Contents Notes:

Simple Contents - Construction:

Items are described either by use of a generic or descriptive term, quoting titles, or a combination of these methods. The cataloger decides which approach would result in the most useful or readable note.

In a simple contents note, items are generally listed in order of importance or prominence, though this order may be altered for aesthetic, stylistic, or other reasons. One common alteration of order in a simple contents note is to move quoted items toward the end of the note.

Items described without quotation marks are described according to normal English usage. Example:

So long as terms used in a contents note are considered normal English language usage they may be used without quotation marks, regardless of whether or not the identical word(s) appears on the item being described.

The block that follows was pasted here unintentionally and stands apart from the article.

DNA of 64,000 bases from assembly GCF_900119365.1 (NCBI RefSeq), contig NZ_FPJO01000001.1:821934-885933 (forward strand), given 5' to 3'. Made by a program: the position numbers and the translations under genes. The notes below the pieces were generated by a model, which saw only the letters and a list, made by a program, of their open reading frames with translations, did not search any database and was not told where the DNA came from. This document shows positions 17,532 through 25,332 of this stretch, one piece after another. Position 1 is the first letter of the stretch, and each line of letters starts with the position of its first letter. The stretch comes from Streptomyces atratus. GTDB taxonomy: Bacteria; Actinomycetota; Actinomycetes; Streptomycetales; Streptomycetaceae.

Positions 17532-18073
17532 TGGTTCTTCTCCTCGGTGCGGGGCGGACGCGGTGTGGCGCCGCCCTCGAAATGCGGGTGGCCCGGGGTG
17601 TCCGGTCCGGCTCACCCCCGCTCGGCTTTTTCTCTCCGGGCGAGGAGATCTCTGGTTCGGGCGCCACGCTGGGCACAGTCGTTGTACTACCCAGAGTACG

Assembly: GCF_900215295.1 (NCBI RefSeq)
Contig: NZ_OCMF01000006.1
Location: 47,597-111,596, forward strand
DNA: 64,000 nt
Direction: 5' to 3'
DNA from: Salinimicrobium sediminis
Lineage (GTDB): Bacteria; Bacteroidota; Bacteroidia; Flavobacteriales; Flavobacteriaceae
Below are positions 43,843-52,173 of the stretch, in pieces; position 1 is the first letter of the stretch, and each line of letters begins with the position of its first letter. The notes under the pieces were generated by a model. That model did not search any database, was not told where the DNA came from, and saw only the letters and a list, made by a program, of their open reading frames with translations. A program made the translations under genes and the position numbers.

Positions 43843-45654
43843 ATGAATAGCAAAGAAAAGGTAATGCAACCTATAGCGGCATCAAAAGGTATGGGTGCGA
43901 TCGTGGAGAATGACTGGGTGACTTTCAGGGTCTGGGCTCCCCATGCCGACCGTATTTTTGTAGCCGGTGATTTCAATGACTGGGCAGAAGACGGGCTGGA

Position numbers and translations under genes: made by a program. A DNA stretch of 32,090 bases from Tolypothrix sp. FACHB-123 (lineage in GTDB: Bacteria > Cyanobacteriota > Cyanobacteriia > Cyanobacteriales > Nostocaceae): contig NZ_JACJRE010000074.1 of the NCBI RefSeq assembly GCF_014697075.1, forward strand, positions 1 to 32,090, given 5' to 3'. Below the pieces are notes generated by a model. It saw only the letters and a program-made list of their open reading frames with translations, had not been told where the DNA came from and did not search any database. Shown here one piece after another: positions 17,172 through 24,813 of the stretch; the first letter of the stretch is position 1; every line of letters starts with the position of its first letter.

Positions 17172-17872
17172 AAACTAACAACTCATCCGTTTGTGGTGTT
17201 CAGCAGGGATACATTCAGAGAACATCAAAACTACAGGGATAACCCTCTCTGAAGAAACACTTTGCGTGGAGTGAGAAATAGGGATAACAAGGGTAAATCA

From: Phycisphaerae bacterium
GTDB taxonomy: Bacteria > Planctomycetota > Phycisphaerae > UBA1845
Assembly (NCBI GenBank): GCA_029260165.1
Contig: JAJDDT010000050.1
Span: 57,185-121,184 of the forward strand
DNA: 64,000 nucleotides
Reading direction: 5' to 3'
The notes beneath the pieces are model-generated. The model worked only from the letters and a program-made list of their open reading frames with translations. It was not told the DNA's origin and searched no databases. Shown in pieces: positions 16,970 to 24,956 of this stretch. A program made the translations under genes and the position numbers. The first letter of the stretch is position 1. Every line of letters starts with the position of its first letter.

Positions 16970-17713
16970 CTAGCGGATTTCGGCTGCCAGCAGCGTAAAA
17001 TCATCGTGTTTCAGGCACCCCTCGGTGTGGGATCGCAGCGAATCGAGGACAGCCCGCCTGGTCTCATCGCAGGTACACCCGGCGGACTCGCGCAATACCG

A map with insets respectively titles New York, Chicago, and Cleveland may be described as:

.. insets of New York, Chicago, and Cleveland.

it is not necessary, though permissible, to describe the insets as

... insets of "New York," "Chicago," and "Cleveland" since the words are those of normal usage.

If an inset of New York has the title The Big Apple the inset could be described as

... inset of New York


... inset of "The Big Apple"

but not

... inset of The Big Apple.

In most cases it is more helpful to the user to have the English language term for an item in a contents note, rather than quoting a foreign language equivalent. Examples:





See also:

Contents Notes